Fantasia International Film Festival (FIFF) – Wonderful Paradise is a breath of fresh air, so much so that even the supernatural aspects, which would normally be horrifying or spooky, are light-hearted – even the film’s ghosts can bring a smile to one’s face. The plot may center around a family with less than strong ties, but the subplots are all tied together by a festival event that spirals into an otherworldly fantasy. The film may start out seeming like a family melodrama, but at some point writer/director Masashi Yamamoto slowly and quietly begins to turn up the laughing gas, morphing the film’s impromptu house party into one for the fantasy books.
In Wonderful Paradise, a family by the name of Sasaya is preparing to move out of their large but unkempt home, filled with memories as well as a couple of ancestral spirits. However, as the moving day drags on, the house becomes more and more filled after the daughter posts an open party invite to Twitter, inviting anyone to celebrate…anything. Things quickly begin to spiral out of control, with the arrival of each new quest signaling an impending subplot more absurd than the ones that preceded it.
Wonderful Paradise is simply a wonderful experience – a snapshot of life in the microcosm of a small Japanese prefecture filled with characters as colorful as the film’s cinematography. The cast ranges from young to the beginning stages of elderliness, and each age group is essentially given their sub-plots from which the follies that are often experienced within each stage of life are played out. The little adventures of the children playing with each other are adorable, respites from the more complicated relationships found in the stories of the adult family members. However, at all times, Wonderful Paradise also sneaks in chances for laughter, even among the more serious happenings, perfectly encapsulating the bittersweetness that is the human experience of life.
In short, I loved the film – for a movie labeled as “fantasy” I can’t say that the aesthetics of the movie were particularly anything to write home about, but the best part of Wonderful Paradise is the simplicity in which it approaches telling the story of these people and their relationships and the humor that it injects into the stories while telling them. It is a healthy mix of slapstick antics and a sort of deadpan humor of frank observations that I find often used in Korean cinema, and it continues to be enjoyed in Wonderful Paradise. What’s more, there is some clever symbolism also injected into the film for the more nuance-loving viewers to chew on, namely the giant house within which this film takes place, opulent but standing in decay, like the family’s intra-relationships.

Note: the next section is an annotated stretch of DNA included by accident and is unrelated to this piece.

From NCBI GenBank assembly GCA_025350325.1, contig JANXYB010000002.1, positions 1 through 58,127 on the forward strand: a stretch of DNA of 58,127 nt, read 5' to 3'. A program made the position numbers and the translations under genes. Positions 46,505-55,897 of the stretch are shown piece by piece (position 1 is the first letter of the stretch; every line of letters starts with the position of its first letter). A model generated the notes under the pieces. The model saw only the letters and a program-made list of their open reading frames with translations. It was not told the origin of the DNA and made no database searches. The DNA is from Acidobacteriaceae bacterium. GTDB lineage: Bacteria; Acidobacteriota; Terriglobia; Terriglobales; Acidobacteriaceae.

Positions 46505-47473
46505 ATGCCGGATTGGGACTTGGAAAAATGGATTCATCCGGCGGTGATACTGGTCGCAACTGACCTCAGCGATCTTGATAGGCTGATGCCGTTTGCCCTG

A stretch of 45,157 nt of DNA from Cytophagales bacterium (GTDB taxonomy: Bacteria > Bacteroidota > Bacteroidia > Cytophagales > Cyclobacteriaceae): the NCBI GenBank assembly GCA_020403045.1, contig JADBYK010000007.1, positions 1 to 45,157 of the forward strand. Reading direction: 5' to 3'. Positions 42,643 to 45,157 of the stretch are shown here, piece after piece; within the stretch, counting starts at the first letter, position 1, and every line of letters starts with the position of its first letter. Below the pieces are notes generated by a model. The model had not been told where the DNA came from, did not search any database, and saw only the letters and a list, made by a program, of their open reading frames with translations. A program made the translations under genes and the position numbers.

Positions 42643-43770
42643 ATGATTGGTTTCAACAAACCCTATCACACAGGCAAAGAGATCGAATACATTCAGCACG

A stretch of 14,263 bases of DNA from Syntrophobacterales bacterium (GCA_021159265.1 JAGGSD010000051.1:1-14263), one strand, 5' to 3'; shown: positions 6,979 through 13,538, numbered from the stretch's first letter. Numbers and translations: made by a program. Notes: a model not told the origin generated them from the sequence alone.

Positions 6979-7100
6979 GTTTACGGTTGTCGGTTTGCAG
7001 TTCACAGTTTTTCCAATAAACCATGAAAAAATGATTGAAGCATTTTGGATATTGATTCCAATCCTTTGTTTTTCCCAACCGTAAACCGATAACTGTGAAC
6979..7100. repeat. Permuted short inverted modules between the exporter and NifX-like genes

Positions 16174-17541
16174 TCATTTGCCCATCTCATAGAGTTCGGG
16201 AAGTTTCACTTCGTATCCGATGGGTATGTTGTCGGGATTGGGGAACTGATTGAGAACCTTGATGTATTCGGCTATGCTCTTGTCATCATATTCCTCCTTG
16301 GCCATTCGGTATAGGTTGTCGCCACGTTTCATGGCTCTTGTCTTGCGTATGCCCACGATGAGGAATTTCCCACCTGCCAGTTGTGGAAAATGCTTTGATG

Wonderful Paradise is the feel-good horror movie that we deserve after living through the horror of the last year, it’s a palette cleanser for the mind offering reality but with a thick coat of humor and wit. Its combination of bittersweet relationships, clever comedy, and its plethora of quirky characters is an easily digestible treat, and I appreciate it finding a way to be absurd without being asinine. Directed and co-written by Masashi Yamamoto, Wonderful Paradise made its North American premiere at the 2021 Fantasia International Film Festival and proved to be one of the more fun viewings for me, showing off Yamamoto’s creativity and imagination with everything from impromptu Bollywood-like dance numbers to blurring the lines between the spirit world and reality, and of course, a kaiju thrown in for good measure.
The film will screen as part of the Fantasia International Film Festival, happening August 5-25.
7.5 out of 10